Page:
If Urban Decay really sticks to its value, you should never go to China until the government fixes the rule!
    How about just admitting that what you really care about is how to make more money?
    As a Chinese, I will never buy your products! The fact that you do not care about animals but act like you do makes me sick!

  37. Kafka

    To the people replying to me way down below on the NARS/Shiseido discussion, I’m sorry for replying up here but Livefyre simply won’t let me scroll down the page to get to your posts. In fact, I don’t even have a “Next 50 replies” button to press. I receive email notifications that tells me what you’re saying in your replies but I just can’t get to them on the site. So, @Tashina, @MartinaVarkatzas, @cariexxx, I hope you receive notification of this because I’m not ignoring your comments about NARS & Shiseido.
    Basic answer: to me, there is a difference, but I realise that line in the sand is different for everyone. My rationale comes from my time as a corporate litigator/lawyer.  I represented a number of gigantic, transnational holding companies and their subsidiaries.  If one of their subsidiaries had an issue, the holding company paid the legal bills. But the holding company wasn’t involved in the day to day management or running of that subsidiary.  If NARS comes out with a new product, I feel comfortable that it won’t have been tested on a German Shepherd, cat, bunny, etc.  Shiseido tests, but they don’t tell NARS to test.  Will my not buying a NARS product tell Shiseido that it’s because of Shiseido’s animal-testing policies? Doubtful, even if such a thing were done en masse.  Will my not buying from Shiseido directly tell it that? Again, doubtful they’d realise the correlation or care, but to me, it makes me more comfortable trying to avoid animal-tested products as much as I can.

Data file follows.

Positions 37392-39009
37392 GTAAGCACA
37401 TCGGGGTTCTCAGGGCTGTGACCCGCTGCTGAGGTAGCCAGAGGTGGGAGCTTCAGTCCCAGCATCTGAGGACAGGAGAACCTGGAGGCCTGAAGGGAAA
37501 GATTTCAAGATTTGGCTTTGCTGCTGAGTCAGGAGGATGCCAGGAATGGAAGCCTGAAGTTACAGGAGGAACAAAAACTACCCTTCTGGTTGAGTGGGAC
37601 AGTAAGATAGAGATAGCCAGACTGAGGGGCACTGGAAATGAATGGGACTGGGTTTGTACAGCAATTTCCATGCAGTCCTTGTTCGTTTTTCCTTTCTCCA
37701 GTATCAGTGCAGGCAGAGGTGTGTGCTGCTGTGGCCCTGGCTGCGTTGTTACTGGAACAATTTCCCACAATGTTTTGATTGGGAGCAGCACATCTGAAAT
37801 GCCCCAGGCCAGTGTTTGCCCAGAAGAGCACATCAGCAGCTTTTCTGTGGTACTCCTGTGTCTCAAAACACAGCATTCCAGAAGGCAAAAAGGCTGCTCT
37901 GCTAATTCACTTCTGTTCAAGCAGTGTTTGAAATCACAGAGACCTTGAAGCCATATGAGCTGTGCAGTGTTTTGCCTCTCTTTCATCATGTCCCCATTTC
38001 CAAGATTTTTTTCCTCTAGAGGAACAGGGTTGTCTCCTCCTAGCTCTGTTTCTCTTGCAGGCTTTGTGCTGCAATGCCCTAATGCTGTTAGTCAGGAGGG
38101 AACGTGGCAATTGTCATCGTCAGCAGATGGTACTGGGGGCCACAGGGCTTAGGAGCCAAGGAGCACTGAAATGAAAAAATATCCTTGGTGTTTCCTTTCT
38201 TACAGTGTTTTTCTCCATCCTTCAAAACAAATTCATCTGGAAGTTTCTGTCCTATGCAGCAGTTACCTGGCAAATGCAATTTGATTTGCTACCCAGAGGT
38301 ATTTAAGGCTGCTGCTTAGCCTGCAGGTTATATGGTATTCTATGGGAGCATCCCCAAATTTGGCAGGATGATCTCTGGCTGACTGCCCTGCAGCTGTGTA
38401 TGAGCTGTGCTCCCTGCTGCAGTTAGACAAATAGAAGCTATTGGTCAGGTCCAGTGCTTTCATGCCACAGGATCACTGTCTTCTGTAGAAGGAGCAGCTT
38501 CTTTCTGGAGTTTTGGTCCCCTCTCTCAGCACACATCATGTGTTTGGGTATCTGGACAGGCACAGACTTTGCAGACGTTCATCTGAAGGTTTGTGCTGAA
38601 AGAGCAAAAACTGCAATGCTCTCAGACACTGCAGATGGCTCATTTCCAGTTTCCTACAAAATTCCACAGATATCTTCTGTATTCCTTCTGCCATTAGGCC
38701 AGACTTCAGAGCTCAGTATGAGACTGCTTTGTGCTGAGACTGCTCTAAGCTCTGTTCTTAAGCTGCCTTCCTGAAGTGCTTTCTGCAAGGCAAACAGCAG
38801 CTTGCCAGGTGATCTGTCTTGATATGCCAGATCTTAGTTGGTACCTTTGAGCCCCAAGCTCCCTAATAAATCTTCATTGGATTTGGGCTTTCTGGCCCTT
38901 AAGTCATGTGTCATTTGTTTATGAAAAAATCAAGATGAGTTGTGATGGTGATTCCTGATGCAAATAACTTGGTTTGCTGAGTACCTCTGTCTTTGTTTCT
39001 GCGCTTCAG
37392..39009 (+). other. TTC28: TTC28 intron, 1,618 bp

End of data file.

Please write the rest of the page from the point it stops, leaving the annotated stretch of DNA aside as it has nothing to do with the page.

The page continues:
That said, unless I were truly vegan and avoided wearing all leather, etc., aren’t I ultimately a hypocrite? Probably. But I can care about animals being tortured in research experiments for cosmetics even without being a vegan.  Should I go all the way and boycott leather shoes, etc., to be completely consistent on a theoretical basis? Should I avoid all products made in China (even though seemingly everything, esp. technological stuff, is made in full or in part in China) due to their labour laws and other issues? Again, yes, for theoretical consistency. But I can’t or won’t (because, um… seemingly everything is made in China nowadays). I can only do the best that I can.
    The difference to me with the NARS/Urban Decay issue is this:  I have a lot of problems with the Chinese decisions due to my emotional reactions. For example, my perception of UD’s cynicism, hypocrisy and deceptiveness in that press release, the implausability of their purported womens’ rights goals vs the realities of the Chinese govt’s policies and practices, and the manipulativeness of the whole thing.  It’s unclear to me what the manufacturing & exact parameters of the animal testing issues are.  But, if UD comes out with a new product, it will probably be subject to Chinese tests before it can be sold in China and those tests will undoubtedly involve animal testing (at least, until the current law changes).  If NARS comes out with a new product, it will not be tested on animals. From what I hear here on the board, NARS is not sold in China — probably for that reason.
    How far up a person wants to go up the ladder of corporate ownership is a personal decision. The realities of globalisation means that it’s a difficult issue to have principles on, in general — even outside the confines of cosmetics. Where do you draw the line? At what? Just makeup? What about food issues, human labor laws? You can say A is different than B, but doesn’t true consistency require giving up both A *and* B? What about C and D? It’s all a slippery, theoretical slope, in my mind. How can you *truly* be consistent in your principles without essentially just living on an Amish farm?